"One reason we sell so little to the domestic market is the government's policy to encourage export," explains Duong Van Thao, vice president of the company. "Another reason is the material supply. We import most of the material from China. The high cost of importing pushes our prices to prohibitive levels for the domestic market. That's a disadvantage for domestic business".
A trusting relationships with the customer is a decisive factor for growth.
"Immediate action when a problem arises".
Korea and the Middle East are included among export destinations. Exports to Japan, meanwhile, account for 2~3% of the annual production. Japanese buyers are extremely demanding about quality. DUGARCO obtained ISO9001 and ISO14000 certifications at an early stage, and it uses Japanese-made machines to ensure high-quality production. Now that the Japanese are convinced of the quality of its products, the company is strengthening business ties with Itochu in the hopes of increasing sales to the Japanese market. In the domestic market, DUGARCO is known for the high-grade of its products.
"As an exporter," says Van Thao, "we want to maintain balanced sales to multiple countries rather than focusing on one country. Japan is an important target in that respect. Each country has different requirements. Japanese buyers demand quality, while American and European buyers tend to check to details on safety, working environments, human rights, compensation to employees, etc. They want to be sure that we have ISO certification, that our wages aren't too low, that our employees are getting holidays, that our factories are well lit, and so on. And once we pass those fist hurdles, our customers want to know if we can keep the delivery dates we promise. All of these points are key for continuation of business. If there are any problems we have to take action immediately."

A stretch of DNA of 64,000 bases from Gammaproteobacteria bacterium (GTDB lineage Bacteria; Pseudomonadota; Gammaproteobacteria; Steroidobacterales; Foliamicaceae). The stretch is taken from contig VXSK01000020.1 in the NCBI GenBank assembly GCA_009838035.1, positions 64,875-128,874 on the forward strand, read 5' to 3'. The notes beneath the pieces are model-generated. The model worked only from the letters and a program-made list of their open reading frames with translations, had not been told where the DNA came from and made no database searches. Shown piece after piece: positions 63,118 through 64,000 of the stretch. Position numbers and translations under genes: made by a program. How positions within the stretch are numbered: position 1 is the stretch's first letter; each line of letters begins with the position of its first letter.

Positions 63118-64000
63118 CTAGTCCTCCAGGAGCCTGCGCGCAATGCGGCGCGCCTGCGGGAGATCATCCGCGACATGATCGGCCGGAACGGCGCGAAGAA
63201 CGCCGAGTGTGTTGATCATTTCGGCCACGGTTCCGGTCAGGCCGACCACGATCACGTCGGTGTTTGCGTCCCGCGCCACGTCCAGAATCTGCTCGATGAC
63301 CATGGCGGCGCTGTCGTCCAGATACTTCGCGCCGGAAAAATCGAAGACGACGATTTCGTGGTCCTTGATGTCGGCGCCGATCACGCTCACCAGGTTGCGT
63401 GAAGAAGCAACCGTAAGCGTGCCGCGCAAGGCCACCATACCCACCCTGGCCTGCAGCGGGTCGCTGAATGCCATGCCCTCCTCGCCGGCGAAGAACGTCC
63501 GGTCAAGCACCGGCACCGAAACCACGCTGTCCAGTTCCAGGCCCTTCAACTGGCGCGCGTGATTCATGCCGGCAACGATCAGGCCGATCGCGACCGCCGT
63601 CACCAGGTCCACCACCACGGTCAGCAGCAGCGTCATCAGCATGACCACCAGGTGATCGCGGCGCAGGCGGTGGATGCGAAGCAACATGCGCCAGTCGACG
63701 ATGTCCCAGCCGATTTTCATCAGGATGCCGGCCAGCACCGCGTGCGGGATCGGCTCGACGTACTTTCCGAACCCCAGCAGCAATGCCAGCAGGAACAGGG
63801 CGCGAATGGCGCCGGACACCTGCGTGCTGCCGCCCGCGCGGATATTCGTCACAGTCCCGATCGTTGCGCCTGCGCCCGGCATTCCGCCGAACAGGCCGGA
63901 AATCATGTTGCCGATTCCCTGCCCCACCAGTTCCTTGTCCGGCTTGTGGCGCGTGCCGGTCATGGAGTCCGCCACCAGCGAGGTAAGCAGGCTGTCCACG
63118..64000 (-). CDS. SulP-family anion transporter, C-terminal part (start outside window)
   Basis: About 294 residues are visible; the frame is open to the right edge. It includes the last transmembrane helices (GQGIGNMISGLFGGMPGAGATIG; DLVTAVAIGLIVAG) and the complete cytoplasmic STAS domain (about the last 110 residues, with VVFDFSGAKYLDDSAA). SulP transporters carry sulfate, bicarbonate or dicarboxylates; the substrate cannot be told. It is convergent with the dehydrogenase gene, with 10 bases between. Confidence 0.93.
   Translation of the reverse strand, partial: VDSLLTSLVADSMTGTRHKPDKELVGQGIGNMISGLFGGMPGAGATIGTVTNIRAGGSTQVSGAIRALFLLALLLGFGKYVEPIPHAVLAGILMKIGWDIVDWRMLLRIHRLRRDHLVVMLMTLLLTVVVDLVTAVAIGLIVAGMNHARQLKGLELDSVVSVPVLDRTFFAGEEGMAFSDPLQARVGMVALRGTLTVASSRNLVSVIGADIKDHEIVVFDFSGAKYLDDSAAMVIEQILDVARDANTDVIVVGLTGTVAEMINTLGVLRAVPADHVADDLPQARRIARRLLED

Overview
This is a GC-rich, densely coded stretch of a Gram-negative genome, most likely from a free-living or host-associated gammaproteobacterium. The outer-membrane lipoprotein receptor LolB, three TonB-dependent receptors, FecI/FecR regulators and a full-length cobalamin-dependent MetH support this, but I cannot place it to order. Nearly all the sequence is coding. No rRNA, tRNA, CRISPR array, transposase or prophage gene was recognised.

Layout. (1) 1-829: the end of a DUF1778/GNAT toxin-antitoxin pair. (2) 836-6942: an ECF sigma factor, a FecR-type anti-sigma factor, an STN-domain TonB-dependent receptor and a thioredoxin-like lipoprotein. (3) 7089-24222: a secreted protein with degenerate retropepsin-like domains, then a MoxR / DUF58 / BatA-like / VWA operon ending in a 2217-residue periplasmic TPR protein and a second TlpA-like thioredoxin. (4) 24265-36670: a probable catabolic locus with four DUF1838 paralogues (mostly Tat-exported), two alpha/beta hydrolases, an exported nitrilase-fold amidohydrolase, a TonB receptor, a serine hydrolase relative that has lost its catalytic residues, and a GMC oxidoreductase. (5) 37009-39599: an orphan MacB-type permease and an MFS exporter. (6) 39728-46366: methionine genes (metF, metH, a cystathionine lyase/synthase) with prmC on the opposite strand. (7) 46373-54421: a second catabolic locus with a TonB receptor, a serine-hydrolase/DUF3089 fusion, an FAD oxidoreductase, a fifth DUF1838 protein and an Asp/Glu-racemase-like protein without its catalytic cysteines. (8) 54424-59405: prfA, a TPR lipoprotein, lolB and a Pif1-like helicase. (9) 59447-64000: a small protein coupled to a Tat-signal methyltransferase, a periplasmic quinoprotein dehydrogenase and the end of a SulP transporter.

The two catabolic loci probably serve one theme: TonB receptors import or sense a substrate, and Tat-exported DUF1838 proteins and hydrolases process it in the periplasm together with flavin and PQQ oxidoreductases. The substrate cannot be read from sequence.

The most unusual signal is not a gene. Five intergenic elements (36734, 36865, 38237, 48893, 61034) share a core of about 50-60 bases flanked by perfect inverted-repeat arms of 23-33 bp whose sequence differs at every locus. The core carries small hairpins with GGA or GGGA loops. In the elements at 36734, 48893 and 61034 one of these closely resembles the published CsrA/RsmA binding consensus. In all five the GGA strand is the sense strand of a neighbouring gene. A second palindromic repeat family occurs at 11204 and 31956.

Recruit and train operators before starting the production line.
Shorter working hours help DUGARCO cope with recruiting difficulties.
Thanks to countermeasures of this type, some customers even help with our financing to construct new factories. With better and newer factories we are better able to fill the growing number of orders they place.
A plan is now underway to construct four factories on a 500 ha site in the suburbs of Hanoi, for the production of jackets, shirts, knitwear, and women's wear.
Two-thousand people will have to be recruited to work in the new factories. This will be a challenge, now that hiring is becoming so difficult in Hanoi.
"Operators will be recruited in October and trained through the next year", says Van Thao.
Though difficult to find people in Hanoi, many people from the countryside apply for jobs. DUGARCO is relatively popular in this area, so it can still recruit people. But they certainly have to take steps to keep the recruitment channels open for human resources.
As people become scarcer, salaries are rising. The average salary now is about 100 dollars per month. DUGARCO also must shorten the working hours as much as possible, to keep the employees happy.
"Employees can work a maximum of two hours of overtime per day. The piece rate seems appropriate for Vietnamese operators, since it allows them to work at their own pace", says Van Thao.
The adjustments of the workload among production lines makes this comfortable working pace possible. This may be a Vietnam style of factory management.